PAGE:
This week in Realignment: May 10, 2013

150 150 Christopher Nelson

Campaign season for the 2014 elections is already heating up and public safety realignment is fast becoming one of the most politicized topics.

One could argue that Gov. Brown’s abrupt decision to take on the Court’s and symbolically wait until the last possible minute to file a plan for transferring an additional 10,000 inmates out of state prisons was his first gambit for re-election. He is still talking about another costly appeal after the fact.

These are populist moves aimed at putting Gov. Brown squarely on the side of the people who have some measure of panic about realignment affecting their public safety. It’s a message that other politicians are starting to seize on as well. Former Lt. Gov. Abel Maldonado, who is planning on running against Gov. Brown, has already announced that he will introduce legislation to repeal AB 109.

“It’s a a disservice to the public for politicians to perpetuate the same fear-mongering narrative that the media, for the most part, has latched on to in California. Much of what they say is so blatantly inaccurate I can’t imagine they really believe it.” said Sharon Aungst, Director of the Partnership. “Realignment is a long term proposition  that is about reducing not only the number of inmates in state facilities and jails today but using programs that evidence shows reduces recidivism so we in turn reduce the number returning to prisons and jails.  To repeal at this point based on drummed up public fear that attaches any local crime to AB 109 would be the absolute wrong move.”

This Op-Ed by Curt Hagman for The Sun out in San Bernardino is a prime example and something that is more and more representative of a cohesive Republican narrative taking shape on the topic. After giving up a supermajority to Democrats across both houses last November, it makes sense for the Republican party to try to find an issue that will help them garner public support.

Hagman uses the term “felon release” to describe the program. He cites  FBI statistics which say “in the first half of 2012, California saw incidents of murder rise nearly 8 percent, rape nearly 8 percent, burglary over 10 percent, and vehicle theft 11 percent.” There are two problems with this.  

First violent crime went up in many counties, yet LA had a significant reduction in violent crime. Since the largest proportion of prison inmates come from LA there should have been an increase if realignment was totally flawed.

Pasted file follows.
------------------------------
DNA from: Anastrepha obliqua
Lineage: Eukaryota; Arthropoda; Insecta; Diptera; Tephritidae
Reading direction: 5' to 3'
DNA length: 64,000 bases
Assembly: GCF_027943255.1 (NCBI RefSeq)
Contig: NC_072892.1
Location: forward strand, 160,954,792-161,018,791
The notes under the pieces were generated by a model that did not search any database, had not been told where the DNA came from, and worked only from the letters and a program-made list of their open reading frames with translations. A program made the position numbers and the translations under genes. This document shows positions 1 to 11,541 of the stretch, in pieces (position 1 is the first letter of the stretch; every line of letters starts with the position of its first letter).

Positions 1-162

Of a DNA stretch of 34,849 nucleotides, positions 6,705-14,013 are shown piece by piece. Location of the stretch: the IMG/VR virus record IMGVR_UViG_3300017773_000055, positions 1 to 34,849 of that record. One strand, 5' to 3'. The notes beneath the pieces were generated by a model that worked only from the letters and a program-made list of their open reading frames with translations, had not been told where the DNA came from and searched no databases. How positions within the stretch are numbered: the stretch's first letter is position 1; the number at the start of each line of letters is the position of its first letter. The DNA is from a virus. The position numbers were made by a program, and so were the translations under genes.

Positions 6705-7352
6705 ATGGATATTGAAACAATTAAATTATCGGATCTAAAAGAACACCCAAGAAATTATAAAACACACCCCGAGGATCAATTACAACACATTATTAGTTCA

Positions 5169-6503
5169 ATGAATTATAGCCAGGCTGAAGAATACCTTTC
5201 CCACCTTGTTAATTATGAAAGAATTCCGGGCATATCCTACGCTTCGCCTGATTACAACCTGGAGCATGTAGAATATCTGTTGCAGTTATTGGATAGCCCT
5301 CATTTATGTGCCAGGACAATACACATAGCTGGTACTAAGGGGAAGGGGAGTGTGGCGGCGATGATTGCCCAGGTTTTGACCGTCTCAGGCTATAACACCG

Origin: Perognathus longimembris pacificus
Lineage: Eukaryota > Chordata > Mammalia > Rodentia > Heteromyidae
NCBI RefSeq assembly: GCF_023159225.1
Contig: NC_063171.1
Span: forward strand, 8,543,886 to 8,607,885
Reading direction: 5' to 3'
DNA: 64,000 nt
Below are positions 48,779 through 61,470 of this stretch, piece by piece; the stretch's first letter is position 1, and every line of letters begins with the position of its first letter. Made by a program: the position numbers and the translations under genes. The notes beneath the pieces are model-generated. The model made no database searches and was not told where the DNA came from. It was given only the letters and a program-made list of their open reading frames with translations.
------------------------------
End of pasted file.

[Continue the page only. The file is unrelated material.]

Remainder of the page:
The second problem is that these increases and decreases do not constitute a trend. It would be unwise to close prisons or add new prisons after seeing a change in crime rates over 6 months or a year. The flip-flopping that would occur from this would paralyze state and local government.  Both conservatives and liberals are dead wrong if they are using less than 3 years of data showing a trend to make major policy decisions.  Yet it is politically expedient to play on the public’s fear instead of offering positive solutions to the problems the trends demonstrate do exist.  

But their attempts to do so don’t have to wait for 2014 to come to fruition. From the Sacramento Bee:

A plan for inmate population reduction in California’s prisons that was submitted Thursday by Gov. Jerry Brown and his corrections department to three federal judges may be dead on arrival.

Nearly the whole plan depends on the Legislature’s approval, and a number of lawmakers on both sides of the aisle said Friday they see serious flaws in it.

Even if the required appropriations and changes in the law were made, it would take some months to get the measures up and running.

In the document containing the plan, it is made clear that Brown is not going to spend any of his political capital getting the Legislature to act.

If the plan fails to pass through the Legislature, Gov. Brown may again be in danger of a contempt charge by the courts which will likely result in heavy fines for each day the state fails to comply with the court’s order.. Sadly, as campaigns heat up, it seems as if the politicizing and the misinformation  will get worse before it gets better.


Christopher Nelson

All stories by: Christopher Nelson